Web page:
I have had a passion for sharks for as long as I can remember and decided early on I would become a shark biologist. For me, fishes and sharks are stunning and fascinating creatures, and the fear they instigate in most people comes from knowing very little about their behaviour and intelligence. I figured that studying shark cognition would allow me to spend a lot of time in the water with sharks and could be a good way of changing public perception of these amazing animals.
I completed an undergraduate degree in Biology in 2010 and a masters in Biodiversity, Genetics and Evolution in 2012, both at the University of Porto, Portugal. My masters’ research focused on spatial dynamics and habitat use of pelagic sharks in the North Atlantic.
During 2013-2015, I was a research assistant and lab manager at the Animal Learning and Behavior Lab at the University of Minho, Portugal, which contributed to build up my knowledge on the principles of animal behaviour.
In 2015, I was awarded a highly competitive Endeavour Postgraduate Scholarship to investigate elasmobranch cognition at The Fish Lab. My research aimed to fill in some gaps in current knowledge on shark cognition, as well as explore some mechanisms of cognition such as personality and laterality. In September 2018, I was proudly awarded a PhD in Biological Sciences by Macquarie University, Australia.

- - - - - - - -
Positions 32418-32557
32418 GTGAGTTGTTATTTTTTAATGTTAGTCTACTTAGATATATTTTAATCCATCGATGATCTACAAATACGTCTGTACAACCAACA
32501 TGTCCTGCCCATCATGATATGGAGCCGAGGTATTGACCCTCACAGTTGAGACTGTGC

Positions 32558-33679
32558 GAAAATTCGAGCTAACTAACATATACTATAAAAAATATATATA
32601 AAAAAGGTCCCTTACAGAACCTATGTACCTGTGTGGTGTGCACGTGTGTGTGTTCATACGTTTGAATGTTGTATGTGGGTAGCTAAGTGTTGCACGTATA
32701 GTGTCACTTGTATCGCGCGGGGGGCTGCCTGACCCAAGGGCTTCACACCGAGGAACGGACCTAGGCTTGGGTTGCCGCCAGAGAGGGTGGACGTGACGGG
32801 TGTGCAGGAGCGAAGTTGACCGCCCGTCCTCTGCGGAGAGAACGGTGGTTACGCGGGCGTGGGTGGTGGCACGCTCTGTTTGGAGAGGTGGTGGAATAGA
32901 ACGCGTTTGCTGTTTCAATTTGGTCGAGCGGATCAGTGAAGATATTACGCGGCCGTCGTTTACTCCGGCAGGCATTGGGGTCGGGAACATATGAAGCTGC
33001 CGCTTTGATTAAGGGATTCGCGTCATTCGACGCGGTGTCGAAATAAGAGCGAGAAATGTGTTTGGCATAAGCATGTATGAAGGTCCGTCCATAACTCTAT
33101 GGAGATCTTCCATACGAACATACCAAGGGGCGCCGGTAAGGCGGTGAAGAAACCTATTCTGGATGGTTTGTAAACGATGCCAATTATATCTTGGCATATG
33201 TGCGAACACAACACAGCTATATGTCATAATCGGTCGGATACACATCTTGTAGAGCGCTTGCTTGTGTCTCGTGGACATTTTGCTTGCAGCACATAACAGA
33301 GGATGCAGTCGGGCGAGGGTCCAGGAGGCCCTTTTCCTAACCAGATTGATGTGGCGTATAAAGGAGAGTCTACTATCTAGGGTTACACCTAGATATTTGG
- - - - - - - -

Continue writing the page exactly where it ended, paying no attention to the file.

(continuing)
I am currently a Postdoctoral Fellow in Alex Kotrschal‘s lab. Our lab uses guppies from Trinidad to investigate the role of predation in cognitive and brain evolution.
I am committed to share my research with a vast audience and promote a positive image of fish and sharks as sophisticated and fascinating animals that deserve our empathy and protection.